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Chapter 23 - CHAPTER 23 THE EVOLUTION OF POPULATIONS...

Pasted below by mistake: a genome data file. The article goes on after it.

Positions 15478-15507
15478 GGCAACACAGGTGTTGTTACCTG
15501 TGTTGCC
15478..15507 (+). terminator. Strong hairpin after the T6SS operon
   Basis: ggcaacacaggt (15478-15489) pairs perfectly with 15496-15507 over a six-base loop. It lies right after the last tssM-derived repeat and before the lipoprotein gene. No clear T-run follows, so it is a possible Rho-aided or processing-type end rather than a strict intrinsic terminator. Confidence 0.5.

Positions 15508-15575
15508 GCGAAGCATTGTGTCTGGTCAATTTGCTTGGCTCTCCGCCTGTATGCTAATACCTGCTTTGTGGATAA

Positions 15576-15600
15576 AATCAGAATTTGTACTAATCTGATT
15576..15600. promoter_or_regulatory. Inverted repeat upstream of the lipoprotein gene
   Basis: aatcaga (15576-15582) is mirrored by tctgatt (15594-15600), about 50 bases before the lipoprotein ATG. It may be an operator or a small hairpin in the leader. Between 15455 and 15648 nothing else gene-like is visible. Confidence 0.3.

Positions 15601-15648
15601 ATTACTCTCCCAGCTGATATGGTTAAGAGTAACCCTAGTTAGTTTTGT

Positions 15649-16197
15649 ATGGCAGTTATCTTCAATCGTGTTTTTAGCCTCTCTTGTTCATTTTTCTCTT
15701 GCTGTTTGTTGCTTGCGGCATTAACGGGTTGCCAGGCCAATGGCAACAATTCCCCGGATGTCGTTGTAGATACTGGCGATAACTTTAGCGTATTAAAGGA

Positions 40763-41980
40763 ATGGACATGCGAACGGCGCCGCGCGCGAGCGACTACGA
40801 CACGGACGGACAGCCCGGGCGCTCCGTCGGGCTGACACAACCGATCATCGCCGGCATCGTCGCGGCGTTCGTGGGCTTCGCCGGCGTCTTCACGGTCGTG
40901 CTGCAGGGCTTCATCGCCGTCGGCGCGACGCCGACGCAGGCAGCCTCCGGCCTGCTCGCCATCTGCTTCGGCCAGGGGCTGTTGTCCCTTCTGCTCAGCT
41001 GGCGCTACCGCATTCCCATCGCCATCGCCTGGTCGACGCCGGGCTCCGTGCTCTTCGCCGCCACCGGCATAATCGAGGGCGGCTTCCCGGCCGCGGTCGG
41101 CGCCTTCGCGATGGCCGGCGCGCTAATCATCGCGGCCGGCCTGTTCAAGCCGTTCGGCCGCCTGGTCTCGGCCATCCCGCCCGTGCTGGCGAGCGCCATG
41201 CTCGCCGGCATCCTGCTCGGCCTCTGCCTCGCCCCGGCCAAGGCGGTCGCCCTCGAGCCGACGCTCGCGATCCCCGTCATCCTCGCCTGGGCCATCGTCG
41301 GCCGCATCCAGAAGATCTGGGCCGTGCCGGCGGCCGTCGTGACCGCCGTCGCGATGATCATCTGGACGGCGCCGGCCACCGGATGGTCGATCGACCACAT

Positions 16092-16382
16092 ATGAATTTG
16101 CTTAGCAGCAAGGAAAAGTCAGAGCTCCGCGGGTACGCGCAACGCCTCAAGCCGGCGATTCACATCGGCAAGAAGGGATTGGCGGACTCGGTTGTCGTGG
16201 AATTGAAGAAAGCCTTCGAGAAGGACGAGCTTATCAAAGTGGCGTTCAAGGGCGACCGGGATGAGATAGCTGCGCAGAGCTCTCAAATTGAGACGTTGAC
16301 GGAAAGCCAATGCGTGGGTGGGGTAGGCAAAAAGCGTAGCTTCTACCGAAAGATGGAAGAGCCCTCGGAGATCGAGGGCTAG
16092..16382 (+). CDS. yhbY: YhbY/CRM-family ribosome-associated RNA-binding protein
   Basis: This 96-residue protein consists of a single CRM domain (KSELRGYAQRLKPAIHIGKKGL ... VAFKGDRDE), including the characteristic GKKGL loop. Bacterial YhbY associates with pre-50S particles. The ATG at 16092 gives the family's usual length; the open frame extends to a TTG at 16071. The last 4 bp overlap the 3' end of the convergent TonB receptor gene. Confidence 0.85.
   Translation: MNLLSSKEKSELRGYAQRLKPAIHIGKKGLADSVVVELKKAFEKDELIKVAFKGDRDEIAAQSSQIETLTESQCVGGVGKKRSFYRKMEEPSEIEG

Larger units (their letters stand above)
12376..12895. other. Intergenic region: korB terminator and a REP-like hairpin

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CHAPTER 23 - THE EVOLUTION OF POPULATIONS Introduction One obstacle to understanding evolution is the common misconception that organisms evolve, in a Darwinian sense, in their lifetimes. Natural selection does act on individuals by impacting their chances of survival and their reproductive success. However, the evolutionary impact of natural selection is only apparent in tracking how a population of organisms changes over time. It is the population, not its individual, that evolves. Evolution on the scale of populations, called microevolution, is defined as a change in the allele frequencies in a population. For example, the bent grass ( Argrostis tenuis ) in this photo is growing on the tailings of an abandoned mine, rich in toxic heavy metals. While many seeds land on the mine tailings each year, the only plants that germinate, grow, and reproduce are those that had already inherited genes enabling them to tolerate metallic soils. Individual plants do not evolve to become more metal-tolerant during their lifetimes. A. Population Genetics The Origin of Species convinced most biologists that species are the products of evolution, but acceptance of natural selection as the main mechanism of evolution was more difficult. What was missing in Darwin’s explanation was an understanding of inheritance that could explain how chance variations arise in a population while also accounting for the precise transmission of these variations from parents to offspring. Although Gregor Mendel and Charles Darwin were contemporaries, Mendel’s discoveries were unappreciated at the time, even though his principles of heredity would have given credibility to natural selection. 1. The modern evolutionary synthesis integrated Darwinian selection and Mendelian inheritance When Mendel’s research was rediscovered in the early twentieth century, many geneticists believed that the laws of inheritance conflicted with Darwin’s theory of natural selection. Darwin emphasized quantitative characters, those that vary along a continuum. These characters are influenced by multiple loci. Mendel and later geneticists investigated discrete “either-or” traits. An important turning point for evolutionary theory was the birth of population genetics , which emphasizes the extensive genetic variation within populations and recognizes the importance of quantitative characters. Advances in population genetics in the 1930s allowed the perspectives of Mendelism and Darwinism to be reconciled. This provided a genetic basis for variation and natural selection. A comprehensive theory of evolution, the modern synthesis , took form in the early 1940s. It integrated discoveries and ideas from paleontology, taxonomy, biogeography, and population genetics.
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